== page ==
The Labour party’s promise to freeze business rates has been welcomed by the retail industry.

At the Labour conference in Brighton, Ed Miliband pledged that if his party wins the 2015 election, it would move business rates back to 2014 levels and freeze them until 2016.

It would pay for this freeze by reversing a planned cut in corporation tax from 21% to 20% which is due to come into effect in April 2015

Labour estimates the business rates freeze could be worth up to £2,000 over two years for small firms.

Association of Convenience Stores chief executive James Lowman welcomed the promise but warned that the entire system needs examination. “Reducing business rates for smaller shops on high streets and in neighborhoods would benefit tens of thousands of convenience stores,” he said. “We will work with opposition and the Government to make proposals for tackling the rates burden workable. Immediate action is vital, but it must be accompanied by a commitment to a fundamental review of the business rates system.”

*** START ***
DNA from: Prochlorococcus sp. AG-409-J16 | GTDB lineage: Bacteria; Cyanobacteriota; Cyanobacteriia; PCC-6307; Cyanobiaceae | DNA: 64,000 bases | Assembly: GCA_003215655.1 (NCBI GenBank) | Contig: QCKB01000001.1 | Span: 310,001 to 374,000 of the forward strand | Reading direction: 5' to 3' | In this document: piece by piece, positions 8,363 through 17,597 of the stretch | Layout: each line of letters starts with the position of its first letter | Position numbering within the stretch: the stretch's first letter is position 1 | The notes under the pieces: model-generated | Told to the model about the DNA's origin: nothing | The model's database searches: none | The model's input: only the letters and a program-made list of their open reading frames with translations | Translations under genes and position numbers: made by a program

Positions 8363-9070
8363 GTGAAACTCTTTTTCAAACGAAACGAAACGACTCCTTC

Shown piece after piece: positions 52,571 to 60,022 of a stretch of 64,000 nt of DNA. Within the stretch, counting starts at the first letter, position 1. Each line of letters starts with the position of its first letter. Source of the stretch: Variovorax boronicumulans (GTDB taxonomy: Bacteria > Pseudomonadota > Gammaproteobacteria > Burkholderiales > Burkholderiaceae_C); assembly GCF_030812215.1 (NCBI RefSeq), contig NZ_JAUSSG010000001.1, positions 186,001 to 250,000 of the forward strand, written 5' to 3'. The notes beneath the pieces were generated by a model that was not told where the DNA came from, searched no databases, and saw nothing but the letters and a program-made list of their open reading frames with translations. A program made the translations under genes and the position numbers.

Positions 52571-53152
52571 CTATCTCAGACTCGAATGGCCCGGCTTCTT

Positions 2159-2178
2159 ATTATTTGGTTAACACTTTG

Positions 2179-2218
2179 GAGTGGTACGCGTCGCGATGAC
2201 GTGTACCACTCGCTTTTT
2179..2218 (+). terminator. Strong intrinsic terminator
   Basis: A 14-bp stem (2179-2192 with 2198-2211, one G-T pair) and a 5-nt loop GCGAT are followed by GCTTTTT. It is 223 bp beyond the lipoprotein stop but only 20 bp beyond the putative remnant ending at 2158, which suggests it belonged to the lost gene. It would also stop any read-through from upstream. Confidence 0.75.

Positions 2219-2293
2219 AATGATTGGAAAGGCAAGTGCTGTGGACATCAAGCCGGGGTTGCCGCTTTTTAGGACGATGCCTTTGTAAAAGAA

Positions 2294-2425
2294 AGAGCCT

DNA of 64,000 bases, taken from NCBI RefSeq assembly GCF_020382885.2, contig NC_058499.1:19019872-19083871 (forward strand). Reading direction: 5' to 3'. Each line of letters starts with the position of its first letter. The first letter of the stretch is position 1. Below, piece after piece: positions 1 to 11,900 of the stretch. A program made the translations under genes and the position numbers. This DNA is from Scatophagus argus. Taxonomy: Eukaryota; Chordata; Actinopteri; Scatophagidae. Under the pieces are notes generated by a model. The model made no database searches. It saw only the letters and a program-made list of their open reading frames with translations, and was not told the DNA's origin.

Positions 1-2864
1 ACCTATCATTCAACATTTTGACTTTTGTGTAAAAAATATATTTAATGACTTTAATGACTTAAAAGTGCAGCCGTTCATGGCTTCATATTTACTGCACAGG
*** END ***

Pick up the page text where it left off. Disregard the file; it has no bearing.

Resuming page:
Forum of Private Business head of policy Alex Jackman said: “Taking money from a proposed business tax to fund a different tax cut isn’t an ideal way to fund the policy but importantly it recognises a significant rising cost facing many British small businesses.”

Miliband also promised to freeze energy prices for every home and business in the UK from May 2015 to January 2017 and abolish the regulator Ofgem, if the Labour party is elected.